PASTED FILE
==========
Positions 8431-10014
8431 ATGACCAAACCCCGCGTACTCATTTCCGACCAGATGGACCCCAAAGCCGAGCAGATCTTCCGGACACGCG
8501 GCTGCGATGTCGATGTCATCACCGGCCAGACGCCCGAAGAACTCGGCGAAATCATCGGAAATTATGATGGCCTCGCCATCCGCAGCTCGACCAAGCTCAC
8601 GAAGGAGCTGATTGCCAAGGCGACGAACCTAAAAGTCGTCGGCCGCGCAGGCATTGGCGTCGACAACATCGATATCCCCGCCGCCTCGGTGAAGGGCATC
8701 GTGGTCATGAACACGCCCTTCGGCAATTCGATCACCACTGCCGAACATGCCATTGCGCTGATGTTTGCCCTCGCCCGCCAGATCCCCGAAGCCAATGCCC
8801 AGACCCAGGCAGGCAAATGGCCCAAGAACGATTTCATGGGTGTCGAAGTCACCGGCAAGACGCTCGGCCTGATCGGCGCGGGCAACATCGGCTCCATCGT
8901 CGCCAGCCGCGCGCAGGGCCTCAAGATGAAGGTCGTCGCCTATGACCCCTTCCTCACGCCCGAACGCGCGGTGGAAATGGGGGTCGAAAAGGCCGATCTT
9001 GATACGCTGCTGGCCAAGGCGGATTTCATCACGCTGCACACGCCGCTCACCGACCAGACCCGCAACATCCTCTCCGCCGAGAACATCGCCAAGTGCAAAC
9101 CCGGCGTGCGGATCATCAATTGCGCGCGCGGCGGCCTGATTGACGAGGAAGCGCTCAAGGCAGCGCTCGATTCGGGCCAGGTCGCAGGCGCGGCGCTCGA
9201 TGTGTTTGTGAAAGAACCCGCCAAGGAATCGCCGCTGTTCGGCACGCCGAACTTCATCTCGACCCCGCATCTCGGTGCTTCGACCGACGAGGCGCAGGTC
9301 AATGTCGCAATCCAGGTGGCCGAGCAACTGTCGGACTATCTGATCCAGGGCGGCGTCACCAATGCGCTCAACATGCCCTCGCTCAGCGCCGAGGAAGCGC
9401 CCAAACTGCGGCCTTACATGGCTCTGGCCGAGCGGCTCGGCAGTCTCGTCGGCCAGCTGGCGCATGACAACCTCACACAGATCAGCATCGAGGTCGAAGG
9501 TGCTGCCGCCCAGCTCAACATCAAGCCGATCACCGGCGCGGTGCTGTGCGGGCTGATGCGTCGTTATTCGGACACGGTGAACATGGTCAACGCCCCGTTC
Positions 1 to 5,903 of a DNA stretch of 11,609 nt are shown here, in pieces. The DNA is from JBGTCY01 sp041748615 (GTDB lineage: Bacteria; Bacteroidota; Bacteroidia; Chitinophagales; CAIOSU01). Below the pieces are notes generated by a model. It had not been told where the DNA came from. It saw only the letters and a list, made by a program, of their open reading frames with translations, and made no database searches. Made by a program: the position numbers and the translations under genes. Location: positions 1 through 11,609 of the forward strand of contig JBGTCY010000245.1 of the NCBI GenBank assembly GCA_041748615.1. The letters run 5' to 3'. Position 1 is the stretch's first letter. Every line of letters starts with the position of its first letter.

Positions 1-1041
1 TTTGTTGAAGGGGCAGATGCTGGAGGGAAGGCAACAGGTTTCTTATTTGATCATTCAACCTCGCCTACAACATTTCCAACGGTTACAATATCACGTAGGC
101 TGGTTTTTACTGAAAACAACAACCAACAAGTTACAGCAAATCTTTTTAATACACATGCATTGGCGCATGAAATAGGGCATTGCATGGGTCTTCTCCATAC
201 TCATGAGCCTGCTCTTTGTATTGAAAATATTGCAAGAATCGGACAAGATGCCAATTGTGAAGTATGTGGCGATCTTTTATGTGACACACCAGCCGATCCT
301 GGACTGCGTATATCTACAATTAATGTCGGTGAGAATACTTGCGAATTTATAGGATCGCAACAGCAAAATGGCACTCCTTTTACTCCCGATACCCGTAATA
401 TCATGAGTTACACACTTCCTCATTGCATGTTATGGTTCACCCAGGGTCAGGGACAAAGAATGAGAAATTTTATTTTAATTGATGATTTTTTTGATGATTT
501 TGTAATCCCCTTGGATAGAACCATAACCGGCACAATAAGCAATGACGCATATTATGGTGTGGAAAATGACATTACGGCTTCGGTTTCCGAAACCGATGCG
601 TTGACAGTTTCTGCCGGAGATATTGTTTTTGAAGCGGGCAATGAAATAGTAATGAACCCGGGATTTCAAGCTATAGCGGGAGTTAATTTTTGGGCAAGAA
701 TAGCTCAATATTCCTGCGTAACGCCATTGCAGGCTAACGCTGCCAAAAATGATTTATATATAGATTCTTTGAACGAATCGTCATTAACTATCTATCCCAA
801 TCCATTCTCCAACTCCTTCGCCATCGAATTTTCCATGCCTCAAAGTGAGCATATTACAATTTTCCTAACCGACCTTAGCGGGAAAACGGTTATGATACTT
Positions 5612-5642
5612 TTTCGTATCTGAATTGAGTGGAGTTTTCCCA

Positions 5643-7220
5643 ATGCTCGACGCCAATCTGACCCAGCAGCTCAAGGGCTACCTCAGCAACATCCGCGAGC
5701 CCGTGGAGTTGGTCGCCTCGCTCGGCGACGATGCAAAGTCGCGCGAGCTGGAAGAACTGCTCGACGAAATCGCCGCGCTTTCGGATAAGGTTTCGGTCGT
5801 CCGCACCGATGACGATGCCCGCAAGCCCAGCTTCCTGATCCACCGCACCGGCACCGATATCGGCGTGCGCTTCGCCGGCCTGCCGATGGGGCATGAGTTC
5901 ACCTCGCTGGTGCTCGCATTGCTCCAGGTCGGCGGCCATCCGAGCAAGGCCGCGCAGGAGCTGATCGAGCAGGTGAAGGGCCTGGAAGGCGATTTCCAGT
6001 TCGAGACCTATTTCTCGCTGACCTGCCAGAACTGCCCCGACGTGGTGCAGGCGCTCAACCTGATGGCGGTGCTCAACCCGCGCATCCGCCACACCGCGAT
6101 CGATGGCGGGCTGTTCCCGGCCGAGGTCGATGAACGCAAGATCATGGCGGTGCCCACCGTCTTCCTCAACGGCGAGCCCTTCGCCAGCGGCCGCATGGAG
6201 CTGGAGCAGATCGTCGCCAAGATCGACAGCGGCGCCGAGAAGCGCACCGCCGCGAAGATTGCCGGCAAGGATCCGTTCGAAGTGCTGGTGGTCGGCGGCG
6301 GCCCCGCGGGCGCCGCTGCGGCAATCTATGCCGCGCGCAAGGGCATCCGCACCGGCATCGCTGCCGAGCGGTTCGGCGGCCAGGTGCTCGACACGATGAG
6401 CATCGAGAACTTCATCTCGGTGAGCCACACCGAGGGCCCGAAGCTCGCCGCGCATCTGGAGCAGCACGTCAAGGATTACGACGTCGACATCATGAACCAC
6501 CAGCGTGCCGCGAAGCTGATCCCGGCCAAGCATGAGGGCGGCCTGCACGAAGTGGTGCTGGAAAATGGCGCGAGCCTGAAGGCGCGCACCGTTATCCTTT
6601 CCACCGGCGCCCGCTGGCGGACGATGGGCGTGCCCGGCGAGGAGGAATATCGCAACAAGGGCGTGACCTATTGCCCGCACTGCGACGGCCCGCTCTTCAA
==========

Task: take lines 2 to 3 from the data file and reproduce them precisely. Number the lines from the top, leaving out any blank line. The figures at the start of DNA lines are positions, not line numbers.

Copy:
8431 ATGACCAAACCCCGCGTACTCATTTCCGACCAGATGGACCCCAAAGCCGAGCAGATCTTCCGGACACGCG
8501 GCTGCGATGTCGATGTCATCACCGGCCAGACGCCCGAAGAACTCGGCGAAATCATCGGAAATTATGATGGCCTCGCCATCCGCAGCTCGACCAAGCTCAC